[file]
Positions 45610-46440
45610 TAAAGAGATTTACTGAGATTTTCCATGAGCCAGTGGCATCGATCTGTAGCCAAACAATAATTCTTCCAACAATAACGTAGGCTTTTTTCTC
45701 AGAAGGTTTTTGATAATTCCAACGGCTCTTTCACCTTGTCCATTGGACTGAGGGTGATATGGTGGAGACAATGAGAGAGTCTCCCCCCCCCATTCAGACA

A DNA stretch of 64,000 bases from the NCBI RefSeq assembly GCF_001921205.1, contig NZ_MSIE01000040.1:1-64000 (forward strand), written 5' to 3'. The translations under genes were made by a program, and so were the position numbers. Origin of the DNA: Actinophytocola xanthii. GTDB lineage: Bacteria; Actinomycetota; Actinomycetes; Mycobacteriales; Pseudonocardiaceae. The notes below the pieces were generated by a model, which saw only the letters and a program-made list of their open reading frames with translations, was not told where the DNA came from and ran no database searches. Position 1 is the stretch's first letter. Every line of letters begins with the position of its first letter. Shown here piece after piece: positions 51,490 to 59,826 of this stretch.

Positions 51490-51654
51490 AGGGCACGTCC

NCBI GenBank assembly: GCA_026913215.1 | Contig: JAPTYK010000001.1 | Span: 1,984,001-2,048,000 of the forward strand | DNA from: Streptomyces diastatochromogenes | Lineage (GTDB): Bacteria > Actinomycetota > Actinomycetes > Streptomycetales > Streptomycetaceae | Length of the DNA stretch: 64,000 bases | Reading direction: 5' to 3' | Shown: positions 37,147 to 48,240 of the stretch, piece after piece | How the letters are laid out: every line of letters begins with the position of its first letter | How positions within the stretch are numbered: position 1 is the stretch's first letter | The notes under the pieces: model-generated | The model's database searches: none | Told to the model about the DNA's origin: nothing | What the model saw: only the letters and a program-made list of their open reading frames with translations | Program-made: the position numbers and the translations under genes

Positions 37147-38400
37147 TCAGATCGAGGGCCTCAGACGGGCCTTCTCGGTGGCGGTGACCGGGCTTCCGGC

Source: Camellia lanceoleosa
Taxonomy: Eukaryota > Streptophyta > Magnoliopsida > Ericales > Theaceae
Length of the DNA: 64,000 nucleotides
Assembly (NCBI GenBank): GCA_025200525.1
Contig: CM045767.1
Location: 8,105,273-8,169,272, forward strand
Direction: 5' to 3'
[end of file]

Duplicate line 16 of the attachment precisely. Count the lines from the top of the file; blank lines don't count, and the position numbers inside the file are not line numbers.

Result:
Direction: 5' to 3'